Through Layers and Leaves (Closer and Closer) continues Boyce’s sculptural investigations into modernist design history while being simultaneously dense with site-specific meanings. The work, affixed to the west wall of the Koch Institute, is composed of a three-dimensional steel fence inset with colorful painted panels. Beneath the steel elements are three custom-made brass ventilation grills. Hidden in the design of each grill, which repeats the quadrilateral form of the wall screen, are letters that spell “closer” “and” “closer”. In order to discern the words etched in the grills viewers have to draw near and low to the wall, which shifts attention toward the threshold between the public space of the lobby and the inner workings of the building. Boyce connects his commission for MIT to the Koch Institute’s scientific investigations, relating his work to the significance of pattern recognition and relative scale in research.
MIT’s Percent-for-Art program is overseen by the MIT List Visual Arts Center. The program begun in 1968, allocates a portion of the budget from each new building project or major renovation to the purchase or commission of art for public space. Boyce’s commission was made possible by MIT’s Percent-for-Art program, the British Council, and the generosity of the Robert D. (MIT Class of 1964) and Sara-Ann Sanders Family.
Martin Boyce’s Through Layers and Leaves (Closer and Closer) is available for viewing by the general public during regular business hours in the lobby of the Koch Institute for Integrative Cancer Research (Building 76), 500 Main Street, Cambridge, MA, 02139.
For more on the artwork please visit: http://listart.mit.edu:8080/Obj3277$15
To book a tour of MIT’s Public Art Collection please visit: http://listart.mit.edu/tours
|MESSAGE FROM THE NEW DIRECTOR OF THE MIT LIST VISUAL ARTS CENTER|
I'm incredibly excited to join the List Visual Arts Center, MIT’s contemporary art museum, as its new director.
The List is well recognized for presenting experimental, relevant, and scholarly exhibitions, and is known for outstanding educational programs and publications. That a museum championing contemporary art is housed within one of the world's leading science, engineering, business, technology and new media research institutions makes surprising but perfect sense. The List is, after all, a research and development laboratory for the visual arts, and with all the cutting-edge experimentation going on right now across this campus, we can be proud to know the List is contributing our share of the work.
Located in the heart of the MIT campus, housed in the iconic I.M. Pei building, and neighbors to the newly housed Media Lab, the List is part of a particularly innovative corner, even by MIT’s standards. The List’s work isn’t only experienced within the gallery but also as you stroll our beautiful campus, where the List oversees MIT's Percent-for-Art program, truly one of the world-class public art collections on a university campus – or any setting for that matter. You may also experience some of what the List does as you visit dorms or one of the MIT administrative offices, and see some of the large number of art works from our permanent collection or the innovative Student Loan Art Program. The List is proud that it oversees this delightful program where the students and faculty are given the experience and joy of living with art in their dorms or offices. In addition, the List, through the artist-in-residence program, brings internationally significant artists to campus to collaborate with faculty and students in the distinctive culture of MIT. Through these programs and more, the List acts as a catalyst for creating a vibrant and meaningful interaction with art at MIT and also within the greater community.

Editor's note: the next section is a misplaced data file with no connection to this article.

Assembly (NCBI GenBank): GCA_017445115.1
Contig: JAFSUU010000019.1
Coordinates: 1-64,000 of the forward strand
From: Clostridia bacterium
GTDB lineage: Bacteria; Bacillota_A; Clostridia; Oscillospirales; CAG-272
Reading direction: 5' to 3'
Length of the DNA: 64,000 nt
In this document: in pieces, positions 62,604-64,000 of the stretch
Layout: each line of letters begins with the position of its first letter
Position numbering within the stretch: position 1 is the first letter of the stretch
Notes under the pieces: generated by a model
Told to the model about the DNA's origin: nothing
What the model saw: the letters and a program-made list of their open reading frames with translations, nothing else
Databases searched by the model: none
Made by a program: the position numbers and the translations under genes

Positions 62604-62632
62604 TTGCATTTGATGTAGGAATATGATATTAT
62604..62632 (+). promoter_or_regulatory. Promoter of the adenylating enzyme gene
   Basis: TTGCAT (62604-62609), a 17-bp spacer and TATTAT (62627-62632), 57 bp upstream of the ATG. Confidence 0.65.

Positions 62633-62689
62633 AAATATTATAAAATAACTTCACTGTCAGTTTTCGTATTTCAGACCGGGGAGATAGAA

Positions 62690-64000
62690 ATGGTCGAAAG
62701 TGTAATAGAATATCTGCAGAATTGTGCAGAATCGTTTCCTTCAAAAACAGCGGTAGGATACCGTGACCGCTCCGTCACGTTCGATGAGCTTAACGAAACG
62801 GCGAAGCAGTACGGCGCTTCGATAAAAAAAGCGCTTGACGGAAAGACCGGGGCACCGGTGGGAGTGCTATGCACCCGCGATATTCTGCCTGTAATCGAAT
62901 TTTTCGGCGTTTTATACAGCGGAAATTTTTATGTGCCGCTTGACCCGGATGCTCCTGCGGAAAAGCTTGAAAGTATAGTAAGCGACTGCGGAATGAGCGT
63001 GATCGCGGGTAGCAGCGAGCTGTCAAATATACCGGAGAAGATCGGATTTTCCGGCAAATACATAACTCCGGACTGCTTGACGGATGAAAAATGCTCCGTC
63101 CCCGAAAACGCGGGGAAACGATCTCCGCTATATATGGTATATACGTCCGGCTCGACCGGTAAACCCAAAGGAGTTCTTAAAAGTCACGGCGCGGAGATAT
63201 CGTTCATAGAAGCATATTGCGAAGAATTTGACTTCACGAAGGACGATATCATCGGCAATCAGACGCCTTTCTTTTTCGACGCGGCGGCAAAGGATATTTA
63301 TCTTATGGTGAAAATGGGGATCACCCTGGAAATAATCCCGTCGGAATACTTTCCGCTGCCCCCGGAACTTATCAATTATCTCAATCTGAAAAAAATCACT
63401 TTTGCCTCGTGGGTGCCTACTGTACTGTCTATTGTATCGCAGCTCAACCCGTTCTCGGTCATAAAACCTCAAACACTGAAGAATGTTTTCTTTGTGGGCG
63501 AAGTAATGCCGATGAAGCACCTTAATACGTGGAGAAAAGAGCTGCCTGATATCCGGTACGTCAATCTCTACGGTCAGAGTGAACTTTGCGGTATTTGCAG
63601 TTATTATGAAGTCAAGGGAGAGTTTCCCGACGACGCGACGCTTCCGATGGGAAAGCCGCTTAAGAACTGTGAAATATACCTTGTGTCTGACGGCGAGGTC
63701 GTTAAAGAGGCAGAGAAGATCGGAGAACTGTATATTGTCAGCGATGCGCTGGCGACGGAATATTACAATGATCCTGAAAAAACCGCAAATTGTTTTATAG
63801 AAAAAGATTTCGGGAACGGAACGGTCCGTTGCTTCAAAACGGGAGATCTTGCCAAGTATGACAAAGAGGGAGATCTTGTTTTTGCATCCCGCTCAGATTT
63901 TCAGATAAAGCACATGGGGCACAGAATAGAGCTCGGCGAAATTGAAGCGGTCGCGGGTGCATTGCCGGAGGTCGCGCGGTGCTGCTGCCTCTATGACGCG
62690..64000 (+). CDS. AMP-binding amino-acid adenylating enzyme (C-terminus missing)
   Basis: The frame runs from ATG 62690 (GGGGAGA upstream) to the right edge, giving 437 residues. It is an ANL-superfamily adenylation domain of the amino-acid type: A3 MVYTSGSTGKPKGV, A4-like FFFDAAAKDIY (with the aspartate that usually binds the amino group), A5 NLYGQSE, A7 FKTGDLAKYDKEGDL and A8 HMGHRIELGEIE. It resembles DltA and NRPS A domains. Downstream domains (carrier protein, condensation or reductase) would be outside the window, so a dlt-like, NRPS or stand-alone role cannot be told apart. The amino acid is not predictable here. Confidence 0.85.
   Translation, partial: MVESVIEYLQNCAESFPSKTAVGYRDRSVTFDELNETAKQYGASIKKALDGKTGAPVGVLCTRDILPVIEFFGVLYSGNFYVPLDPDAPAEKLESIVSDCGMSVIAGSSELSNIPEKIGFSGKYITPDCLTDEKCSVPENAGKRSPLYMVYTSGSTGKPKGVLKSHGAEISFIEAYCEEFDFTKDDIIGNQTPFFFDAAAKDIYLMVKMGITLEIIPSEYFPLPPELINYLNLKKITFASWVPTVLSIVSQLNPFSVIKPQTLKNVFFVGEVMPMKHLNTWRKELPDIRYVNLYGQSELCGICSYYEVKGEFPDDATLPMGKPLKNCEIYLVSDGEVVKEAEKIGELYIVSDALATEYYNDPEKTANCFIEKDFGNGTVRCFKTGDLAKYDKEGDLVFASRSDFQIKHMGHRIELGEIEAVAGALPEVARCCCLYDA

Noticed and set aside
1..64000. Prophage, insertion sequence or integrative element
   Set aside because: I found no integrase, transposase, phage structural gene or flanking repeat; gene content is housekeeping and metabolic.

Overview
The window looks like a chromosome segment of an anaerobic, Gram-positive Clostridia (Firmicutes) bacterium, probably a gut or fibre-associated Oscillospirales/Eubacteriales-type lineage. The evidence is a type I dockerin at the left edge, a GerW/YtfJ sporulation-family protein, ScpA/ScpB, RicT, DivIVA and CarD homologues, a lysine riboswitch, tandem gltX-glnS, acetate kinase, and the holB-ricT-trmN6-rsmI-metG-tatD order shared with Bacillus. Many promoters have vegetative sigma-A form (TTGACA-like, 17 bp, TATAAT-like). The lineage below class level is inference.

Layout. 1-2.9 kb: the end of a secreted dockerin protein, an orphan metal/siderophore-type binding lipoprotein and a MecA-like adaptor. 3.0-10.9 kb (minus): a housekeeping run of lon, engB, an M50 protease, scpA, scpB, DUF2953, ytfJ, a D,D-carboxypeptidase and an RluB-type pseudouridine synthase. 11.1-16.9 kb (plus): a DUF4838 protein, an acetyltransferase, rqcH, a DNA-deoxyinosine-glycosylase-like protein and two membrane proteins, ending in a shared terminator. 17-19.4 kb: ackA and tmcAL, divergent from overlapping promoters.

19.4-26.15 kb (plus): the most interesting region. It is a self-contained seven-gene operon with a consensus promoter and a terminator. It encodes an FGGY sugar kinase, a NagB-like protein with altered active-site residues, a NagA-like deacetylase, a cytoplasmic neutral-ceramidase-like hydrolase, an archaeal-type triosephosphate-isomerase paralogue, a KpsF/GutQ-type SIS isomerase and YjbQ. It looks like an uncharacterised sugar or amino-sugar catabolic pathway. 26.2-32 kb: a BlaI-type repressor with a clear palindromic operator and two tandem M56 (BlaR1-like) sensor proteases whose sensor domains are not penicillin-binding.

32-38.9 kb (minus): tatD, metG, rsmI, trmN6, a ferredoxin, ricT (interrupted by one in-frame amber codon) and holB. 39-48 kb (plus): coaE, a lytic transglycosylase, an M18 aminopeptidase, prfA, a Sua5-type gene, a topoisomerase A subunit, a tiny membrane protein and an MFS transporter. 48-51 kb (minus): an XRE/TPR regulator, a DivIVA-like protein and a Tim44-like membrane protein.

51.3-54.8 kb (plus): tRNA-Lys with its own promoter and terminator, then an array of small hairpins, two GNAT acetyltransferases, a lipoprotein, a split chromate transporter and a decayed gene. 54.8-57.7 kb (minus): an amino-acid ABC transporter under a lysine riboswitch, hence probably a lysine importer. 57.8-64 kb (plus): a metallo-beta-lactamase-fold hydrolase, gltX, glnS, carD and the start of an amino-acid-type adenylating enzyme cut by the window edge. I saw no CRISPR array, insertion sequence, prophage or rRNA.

MIT fosters a culture of collaboration and innovation. We hope to challenge you through our inventive and timely programs and exhibitions – and at the same time making you feel welcome as you make repeat visits to the List. If you see a staff member of the List, one of the 26 member Advisory Committee, a member of the Friends donor group, the Director of Arts Initiatives, a Creative Arts Council member, the Associate Provost responsible for the arts, one of our many volunteers, or the Institute’s administration and faculty – be sure to thank them for keeping art very much alive and vibrant in the MIT community. As you can see, it takes a collective effort and involvement to bring you all the List offers.
I look forward to seeing you in the gallery and on campus, and I am delighted to be part of the List and the MIT family.
Paul C. Ha